A new evidence review is arming local health agencies with the most effective ways of stopping the spread of HIV – role-playing, better personal communication and proper condom use, for example.//
But the government-backed study excluded from consideration needle-exchange and substance-abuse programs because they are not eligible for federal funding despite evidence of their effectiveness.
Researchers at the Centers for Disease Control and Prevention examined 100 HIV prevention programs tested between 2000 and 2004 and found 18 that seem to work and could be adopted by local agencies with federal money.
The approaches target several high-risk groups, including minorities and HIV-positive people, and work in various ways. But they do tend to share one thing in common —they’re intended to not only teach people about AIDS and HIV but to also help them learn what to do in specific situations, such as when risky sex is on the horizon.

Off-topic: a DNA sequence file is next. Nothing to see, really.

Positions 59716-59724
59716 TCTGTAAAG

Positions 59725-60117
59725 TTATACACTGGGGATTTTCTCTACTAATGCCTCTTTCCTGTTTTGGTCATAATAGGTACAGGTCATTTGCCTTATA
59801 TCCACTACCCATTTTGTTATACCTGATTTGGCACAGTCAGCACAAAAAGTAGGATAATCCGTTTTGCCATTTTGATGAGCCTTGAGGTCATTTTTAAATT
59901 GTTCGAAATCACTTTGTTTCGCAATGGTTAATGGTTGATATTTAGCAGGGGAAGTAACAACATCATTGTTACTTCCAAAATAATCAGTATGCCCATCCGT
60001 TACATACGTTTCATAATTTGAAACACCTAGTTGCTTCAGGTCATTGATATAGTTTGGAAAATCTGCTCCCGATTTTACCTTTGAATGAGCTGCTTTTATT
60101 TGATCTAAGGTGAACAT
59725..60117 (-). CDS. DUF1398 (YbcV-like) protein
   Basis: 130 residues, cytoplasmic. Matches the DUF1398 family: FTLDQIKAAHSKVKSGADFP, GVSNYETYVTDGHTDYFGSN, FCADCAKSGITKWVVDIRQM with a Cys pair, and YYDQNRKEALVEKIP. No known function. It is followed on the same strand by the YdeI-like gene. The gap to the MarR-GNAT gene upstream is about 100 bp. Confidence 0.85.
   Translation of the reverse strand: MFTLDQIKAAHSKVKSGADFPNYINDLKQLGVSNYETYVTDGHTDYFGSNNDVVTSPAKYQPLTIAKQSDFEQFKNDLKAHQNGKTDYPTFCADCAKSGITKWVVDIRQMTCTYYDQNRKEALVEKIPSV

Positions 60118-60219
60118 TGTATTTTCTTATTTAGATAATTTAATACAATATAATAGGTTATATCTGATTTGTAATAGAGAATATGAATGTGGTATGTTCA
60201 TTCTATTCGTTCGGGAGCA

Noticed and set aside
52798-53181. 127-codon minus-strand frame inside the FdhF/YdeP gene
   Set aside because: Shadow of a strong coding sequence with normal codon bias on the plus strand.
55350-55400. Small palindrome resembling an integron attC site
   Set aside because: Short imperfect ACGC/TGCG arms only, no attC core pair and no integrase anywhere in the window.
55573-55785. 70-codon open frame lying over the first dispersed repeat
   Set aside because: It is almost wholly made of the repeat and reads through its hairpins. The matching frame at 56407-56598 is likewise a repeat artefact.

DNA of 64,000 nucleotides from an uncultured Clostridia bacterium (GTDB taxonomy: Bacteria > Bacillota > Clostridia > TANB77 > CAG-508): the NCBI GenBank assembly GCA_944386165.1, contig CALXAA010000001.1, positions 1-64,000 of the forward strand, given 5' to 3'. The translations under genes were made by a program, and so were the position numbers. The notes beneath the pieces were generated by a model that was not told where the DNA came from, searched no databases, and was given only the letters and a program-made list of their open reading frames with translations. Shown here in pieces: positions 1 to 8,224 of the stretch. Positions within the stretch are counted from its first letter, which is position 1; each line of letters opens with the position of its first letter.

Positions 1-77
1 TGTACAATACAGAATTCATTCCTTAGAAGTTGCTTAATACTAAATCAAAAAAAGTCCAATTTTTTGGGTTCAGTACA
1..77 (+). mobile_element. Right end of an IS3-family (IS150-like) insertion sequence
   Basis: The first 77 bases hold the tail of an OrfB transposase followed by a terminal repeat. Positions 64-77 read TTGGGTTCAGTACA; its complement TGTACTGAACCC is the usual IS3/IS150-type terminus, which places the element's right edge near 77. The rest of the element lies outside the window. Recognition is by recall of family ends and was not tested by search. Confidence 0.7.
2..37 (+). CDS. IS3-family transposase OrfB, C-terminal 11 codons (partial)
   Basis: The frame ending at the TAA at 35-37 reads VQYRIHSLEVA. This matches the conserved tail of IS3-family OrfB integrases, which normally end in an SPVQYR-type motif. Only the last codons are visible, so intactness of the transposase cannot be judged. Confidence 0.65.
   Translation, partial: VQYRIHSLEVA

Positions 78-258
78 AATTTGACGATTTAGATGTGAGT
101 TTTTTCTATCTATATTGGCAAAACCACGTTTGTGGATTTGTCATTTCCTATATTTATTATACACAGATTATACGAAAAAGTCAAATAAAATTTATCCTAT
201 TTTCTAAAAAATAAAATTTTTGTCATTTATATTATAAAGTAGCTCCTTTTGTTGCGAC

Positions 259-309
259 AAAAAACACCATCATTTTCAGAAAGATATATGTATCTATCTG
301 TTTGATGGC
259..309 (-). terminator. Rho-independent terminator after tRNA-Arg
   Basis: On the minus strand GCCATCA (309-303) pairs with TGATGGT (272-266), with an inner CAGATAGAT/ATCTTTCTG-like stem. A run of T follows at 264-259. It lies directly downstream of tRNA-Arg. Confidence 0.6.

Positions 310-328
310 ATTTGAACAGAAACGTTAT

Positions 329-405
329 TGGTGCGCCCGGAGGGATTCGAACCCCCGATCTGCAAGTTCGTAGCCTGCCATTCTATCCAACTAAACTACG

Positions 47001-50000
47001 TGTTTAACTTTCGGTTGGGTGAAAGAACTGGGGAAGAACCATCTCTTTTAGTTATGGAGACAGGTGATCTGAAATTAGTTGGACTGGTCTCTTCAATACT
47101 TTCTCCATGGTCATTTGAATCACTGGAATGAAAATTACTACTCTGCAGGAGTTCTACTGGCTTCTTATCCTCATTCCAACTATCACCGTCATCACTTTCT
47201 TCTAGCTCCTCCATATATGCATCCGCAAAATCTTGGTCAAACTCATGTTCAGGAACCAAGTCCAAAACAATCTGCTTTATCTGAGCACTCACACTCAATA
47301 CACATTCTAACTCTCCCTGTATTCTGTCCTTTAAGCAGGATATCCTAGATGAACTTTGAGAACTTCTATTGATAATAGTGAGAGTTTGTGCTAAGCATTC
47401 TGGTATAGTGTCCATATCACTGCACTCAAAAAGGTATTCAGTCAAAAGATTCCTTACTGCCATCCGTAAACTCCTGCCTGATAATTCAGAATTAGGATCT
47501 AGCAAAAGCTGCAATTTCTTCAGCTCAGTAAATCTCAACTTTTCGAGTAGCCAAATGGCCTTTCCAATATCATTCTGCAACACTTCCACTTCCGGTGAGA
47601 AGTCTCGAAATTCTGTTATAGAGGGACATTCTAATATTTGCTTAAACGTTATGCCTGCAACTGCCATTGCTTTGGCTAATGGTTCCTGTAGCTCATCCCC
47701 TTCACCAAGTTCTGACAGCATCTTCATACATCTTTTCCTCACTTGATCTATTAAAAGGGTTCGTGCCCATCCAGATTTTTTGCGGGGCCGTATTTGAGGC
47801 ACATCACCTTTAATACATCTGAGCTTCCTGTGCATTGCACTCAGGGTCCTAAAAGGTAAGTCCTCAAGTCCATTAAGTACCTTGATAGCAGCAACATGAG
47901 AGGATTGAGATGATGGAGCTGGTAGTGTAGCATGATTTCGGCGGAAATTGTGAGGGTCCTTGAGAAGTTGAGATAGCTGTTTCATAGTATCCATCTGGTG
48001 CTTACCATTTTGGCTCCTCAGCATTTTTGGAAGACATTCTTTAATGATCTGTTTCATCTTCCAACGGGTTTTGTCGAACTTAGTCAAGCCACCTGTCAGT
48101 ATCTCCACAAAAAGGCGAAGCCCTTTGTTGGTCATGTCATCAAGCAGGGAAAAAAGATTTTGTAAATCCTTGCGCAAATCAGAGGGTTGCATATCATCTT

“It’s enhanced education, where you actually build their skills and don’t just give them information,” said review lead author Cynthia Lyles, a prevention researcher at the CDC.
Role-playing, for example, could help people learn how to avoid getting infected during sexual encounters.
As of late 2004, an estimated 415,193 Americans were HIV-positive or had gone on to develop AIDS. Forty-three percent were black; 58 percent of the men were infected through homosexual sex, while heterosexual sex infected 64 percent of the women.
In order to give local agencies a better handle on the latest research, the CDC launched a review of studies that examined prevention strategies. The findings appear in the January issue of the American Journal of Public Health.
“We were basically trying to target the prevention-providers that are looking to the CDC for funding,” Lyles said. “They can decide if one of these is best suited for them.”
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